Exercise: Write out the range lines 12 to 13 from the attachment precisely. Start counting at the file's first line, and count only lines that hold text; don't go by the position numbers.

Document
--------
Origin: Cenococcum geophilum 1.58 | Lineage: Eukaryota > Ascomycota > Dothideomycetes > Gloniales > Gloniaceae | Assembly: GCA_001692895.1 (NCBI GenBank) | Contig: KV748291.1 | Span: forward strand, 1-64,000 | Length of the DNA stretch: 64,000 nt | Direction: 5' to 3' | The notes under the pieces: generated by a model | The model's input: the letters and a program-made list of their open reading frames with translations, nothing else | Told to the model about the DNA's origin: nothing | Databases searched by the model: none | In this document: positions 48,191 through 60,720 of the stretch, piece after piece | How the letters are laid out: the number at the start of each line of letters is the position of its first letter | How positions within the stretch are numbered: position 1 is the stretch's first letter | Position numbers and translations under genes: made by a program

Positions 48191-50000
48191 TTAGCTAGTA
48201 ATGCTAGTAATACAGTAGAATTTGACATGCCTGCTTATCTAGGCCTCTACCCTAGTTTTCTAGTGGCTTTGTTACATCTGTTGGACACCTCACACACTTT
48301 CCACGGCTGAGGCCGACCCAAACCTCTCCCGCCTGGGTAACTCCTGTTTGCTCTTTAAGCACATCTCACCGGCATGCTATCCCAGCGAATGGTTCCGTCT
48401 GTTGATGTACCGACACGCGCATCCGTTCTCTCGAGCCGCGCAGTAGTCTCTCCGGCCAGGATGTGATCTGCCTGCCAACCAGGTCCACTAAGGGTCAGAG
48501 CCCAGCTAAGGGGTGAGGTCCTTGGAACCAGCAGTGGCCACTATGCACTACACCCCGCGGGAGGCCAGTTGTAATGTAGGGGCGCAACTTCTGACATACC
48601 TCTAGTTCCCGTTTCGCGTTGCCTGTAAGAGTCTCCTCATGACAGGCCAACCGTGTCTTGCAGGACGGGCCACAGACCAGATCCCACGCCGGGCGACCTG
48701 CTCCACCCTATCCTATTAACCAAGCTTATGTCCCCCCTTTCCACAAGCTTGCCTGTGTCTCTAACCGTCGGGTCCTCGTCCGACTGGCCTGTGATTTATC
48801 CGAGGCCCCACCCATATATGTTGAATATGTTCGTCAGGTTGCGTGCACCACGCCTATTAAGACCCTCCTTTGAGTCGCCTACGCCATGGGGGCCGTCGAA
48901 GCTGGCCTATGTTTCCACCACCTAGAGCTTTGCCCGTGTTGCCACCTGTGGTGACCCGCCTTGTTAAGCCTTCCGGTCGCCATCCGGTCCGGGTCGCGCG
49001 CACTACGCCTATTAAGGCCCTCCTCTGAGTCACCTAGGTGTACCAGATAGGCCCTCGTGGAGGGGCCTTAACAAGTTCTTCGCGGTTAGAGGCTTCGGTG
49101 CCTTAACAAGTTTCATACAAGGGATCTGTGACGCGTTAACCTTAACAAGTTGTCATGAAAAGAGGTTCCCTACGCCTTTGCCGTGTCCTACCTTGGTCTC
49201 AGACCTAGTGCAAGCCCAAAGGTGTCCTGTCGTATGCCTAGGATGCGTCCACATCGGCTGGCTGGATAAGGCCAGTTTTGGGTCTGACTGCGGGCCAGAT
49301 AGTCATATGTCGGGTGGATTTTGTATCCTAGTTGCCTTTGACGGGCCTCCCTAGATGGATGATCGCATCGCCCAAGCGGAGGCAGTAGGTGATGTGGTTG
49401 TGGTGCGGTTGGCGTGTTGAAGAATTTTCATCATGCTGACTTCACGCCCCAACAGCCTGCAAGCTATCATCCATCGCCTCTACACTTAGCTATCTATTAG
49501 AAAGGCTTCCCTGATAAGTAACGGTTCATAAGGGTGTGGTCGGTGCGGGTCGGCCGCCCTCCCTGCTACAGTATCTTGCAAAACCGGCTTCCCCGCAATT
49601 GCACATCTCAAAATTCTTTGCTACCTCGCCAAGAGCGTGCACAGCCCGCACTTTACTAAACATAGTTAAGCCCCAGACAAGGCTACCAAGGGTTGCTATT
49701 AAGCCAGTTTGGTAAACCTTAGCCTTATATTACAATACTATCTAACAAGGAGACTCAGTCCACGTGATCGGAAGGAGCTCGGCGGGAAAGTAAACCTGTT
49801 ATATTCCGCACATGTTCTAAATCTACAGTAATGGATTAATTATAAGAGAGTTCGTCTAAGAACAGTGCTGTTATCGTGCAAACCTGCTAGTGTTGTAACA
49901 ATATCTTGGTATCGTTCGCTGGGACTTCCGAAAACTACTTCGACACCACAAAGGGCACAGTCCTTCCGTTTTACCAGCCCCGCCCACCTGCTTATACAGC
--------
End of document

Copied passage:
49001 CACTACGCCTATTAAGGCCCTCCTCTGAGTCACCTAGGTGTACCAGATAGGCCCTCGTGGAGGGGCCTTAACAAGTTCTTCGCGGTTAGAGGCTTCGGTG
49101 CCTTAACAAGTTTCATACAAGGGATCTGTGACGCGTTAACCTTAACAAGTTGTCATGAAAAGAGGTTCCCTACGCCTTTGCCGTGTCCTACCTTGGTCTC